How: Big hikes are off the agenda for now. But there's nothing like confinement for getting to know your 'hood' and we bet there's plenty you've never noticed within a brief walk before: that historic house, crumbling stone wall or landmark. Start your 'micro hike' by researching with a map of the area (old-school paper, or satellite view on Google Maps) and see what makes you curious. Focus on any aspect: 'bad architecture' could be a big hit, for instance, while a 10-minute burst of internet browsing might throw up old estates or hidden cemeteries. Remember to keep your walk brief and within 2km of home, and social distance by staying two metres or more away from anyone you pass.
Tip: Turn a 'boring' familiar walk into a scavenger hunt... or share your discoveries with your schoolmates.
How: If ever there was a time for gardening, this is it. Clearly, not everybody is lucky enough to have their own outdoor patch, but even a small window box of herbs makes for an activity... and a bit of hope as the seedlings sprout and evolve. Choose herbs you can cook with later, like basil, chives, thyme and mint (in a separate pot... it's a bit of a bully). Follow planting instructions on the packs, but most herbs will grow in any plastic container (pop a hole in the bottom for drainage), on a sunny windowsill in multi-purpose compost.
Resources: garden.ie; kidsgardening.org
Tip: Sunflowers are great plants for young kids - they grow fast, tall and you can change pots as they grow. Give yours a name... just be sure not to under- or over-water.
How: Messy Nessy Chic is an addictive website blending travel, Francophilia and randomly curated stuff from the internet, and one of its tips for things to do at home "other than banging your head against the wall" is to create a bathroom collage using wallpaper paste and book, magazine and comic pages. While you may not want to let the kids loose on the loo, a nature collage using items found in the garden is just as easy... or this may be the perfect time to start a scrapbook.
Top tips: Kids can make witches' potions from garden (or kitchen cupboard) hauls. Adults can reward themselves by inventing a new cocktail... after bedtime, of course.
How: It will be some time before we can take car journeys around the countryside again, but the essence of great picnic experiences remains the same - even if you do it in your garden. Rule No.1? Plan ahead. Check the weather, have a rug to sit on, and let the kids help pack and plan the 'menu'. You'll need to bear it in mind when you do your big shop, and things we often forget to bring out include a wine opener (ahem), cutting board, sunscreen and, of course, wipes and hand sanitiser.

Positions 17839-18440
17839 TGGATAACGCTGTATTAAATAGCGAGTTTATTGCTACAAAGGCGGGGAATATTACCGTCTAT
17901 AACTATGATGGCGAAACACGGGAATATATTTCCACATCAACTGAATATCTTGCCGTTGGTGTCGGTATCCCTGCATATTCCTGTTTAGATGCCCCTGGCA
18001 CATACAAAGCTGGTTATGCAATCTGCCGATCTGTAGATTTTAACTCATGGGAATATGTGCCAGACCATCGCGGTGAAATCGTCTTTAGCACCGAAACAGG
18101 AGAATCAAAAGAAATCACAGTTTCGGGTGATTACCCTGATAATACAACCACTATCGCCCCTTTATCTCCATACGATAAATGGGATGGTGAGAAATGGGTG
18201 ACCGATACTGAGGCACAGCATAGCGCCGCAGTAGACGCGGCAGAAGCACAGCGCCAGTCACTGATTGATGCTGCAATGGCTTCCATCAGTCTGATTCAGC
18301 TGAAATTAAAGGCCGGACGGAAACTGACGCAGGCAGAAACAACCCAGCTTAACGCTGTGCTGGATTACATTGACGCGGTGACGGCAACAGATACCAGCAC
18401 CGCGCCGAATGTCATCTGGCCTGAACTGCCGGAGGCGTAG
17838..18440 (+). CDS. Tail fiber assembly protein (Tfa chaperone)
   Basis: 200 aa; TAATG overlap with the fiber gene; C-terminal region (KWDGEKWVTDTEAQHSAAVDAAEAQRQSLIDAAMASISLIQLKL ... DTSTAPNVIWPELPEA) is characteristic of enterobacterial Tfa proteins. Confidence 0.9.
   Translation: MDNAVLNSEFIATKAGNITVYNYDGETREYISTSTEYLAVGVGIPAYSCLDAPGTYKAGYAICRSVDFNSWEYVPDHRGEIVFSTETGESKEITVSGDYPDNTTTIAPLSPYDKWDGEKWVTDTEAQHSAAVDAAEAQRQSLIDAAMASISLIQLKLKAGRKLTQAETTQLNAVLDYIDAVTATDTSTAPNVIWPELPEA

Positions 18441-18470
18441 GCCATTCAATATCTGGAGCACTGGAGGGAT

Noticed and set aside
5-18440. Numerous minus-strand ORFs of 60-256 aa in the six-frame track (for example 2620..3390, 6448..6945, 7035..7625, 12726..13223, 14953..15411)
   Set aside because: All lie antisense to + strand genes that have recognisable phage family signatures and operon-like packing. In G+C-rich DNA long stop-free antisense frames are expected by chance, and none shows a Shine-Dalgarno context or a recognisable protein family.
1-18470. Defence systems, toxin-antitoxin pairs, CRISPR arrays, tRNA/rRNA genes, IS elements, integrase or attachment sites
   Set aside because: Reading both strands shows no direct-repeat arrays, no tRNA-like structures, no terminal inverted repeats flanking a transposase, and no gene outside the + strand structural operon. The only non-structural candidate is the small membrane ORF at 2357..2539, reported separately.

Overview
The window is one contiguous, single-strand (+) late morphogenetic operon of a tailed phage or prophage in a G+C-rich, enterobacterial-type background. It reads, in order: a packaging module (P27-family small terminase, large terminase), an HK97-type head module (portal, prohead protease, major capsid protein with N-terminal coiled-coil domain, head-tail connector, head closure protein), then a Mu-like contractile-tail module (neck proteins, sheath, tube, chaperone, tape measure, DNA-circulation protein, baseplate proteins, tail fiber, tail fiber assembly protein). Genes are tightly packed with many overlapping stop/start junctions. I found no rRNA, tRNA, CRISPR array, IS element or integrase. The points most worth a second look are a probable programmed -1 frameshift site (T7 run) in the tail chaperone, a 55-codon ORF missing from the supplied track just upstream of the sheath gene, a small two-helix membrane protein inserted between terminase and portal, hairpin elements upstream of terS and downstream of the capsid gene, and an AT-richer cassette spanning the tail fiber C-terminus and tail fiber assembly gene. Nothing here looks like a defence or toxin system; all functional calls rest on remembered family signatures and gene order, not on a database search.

Tip: Rained off? Granted, an indoor picnic won't be as scenic, but at least it'll be bug- and wasp-free.
How: You can put anything to use in an improvised obstacle course... and we mean anything. Yup, the time to clear out the shed has arrived. Try sticks and pegs for a high jump (or limbo dance), throw balls into buckets, crawl under a blanket, balance on an old plank, build a single-deck house of cards (it's surprisingly tricky to switch from athletic activities to hands-on concentration), bounce a ball on a racquet five times, carry an egg on a spoon, make a 'river' to jump... the list is endless. And you can time them, too.
Resources: mykidstime.ie; mummypages.ie
Tip: Get old water pistols out for squirting options (great for parents to release, ahem, pent-up energy).
How: The early days of Ireland's coronavirus restrictions were greeted by surreal sunshine, but we all know it... rain is coming. The more you embrace it, the easier it will be. Earn your cosy time on the couch with a spell in wellies in the backyard or driveway, some puddle-jumping or mud-painting, bringing bath toys outside, hunting in the garden for worms or snails (they love the wet), engineering miniature dams, measuring the rainfall, or even building little boats from sticks, leaves or coloured pieces of cardboard. You can finish it all off with a good old water fight, before retreating indoors.
Resources: Plan for the weather on met.ie.
Tip: Have a reward ready for afterwards... warm baths or showers, hot chocolate or the promise of marshmallows toasted on the fire.
How: Now that we're all living, working and schooling in each others' pockets, we can dream about that next trip more than ever. Take note of which new activities and hobbies take root... less of a birder and more of a gardener? Is there an avid astronomer or epic hiker emerging? While you're playing a game or working on an activity together, spark the conversation about where you can take your new skills on holiday. It may sow a little hope, and provide a dream for when it's all over.
Resources: independent.ie/travel; nationalgeographic.com/travel
Tip: Keep lists, photos and an ideas scrapbook. These times will pass, but preserve the memories.
NB: All information correct going to press, but details may change at short notice. Check websites before visits, and follow public health guidelines at hse.ie/coronavirus.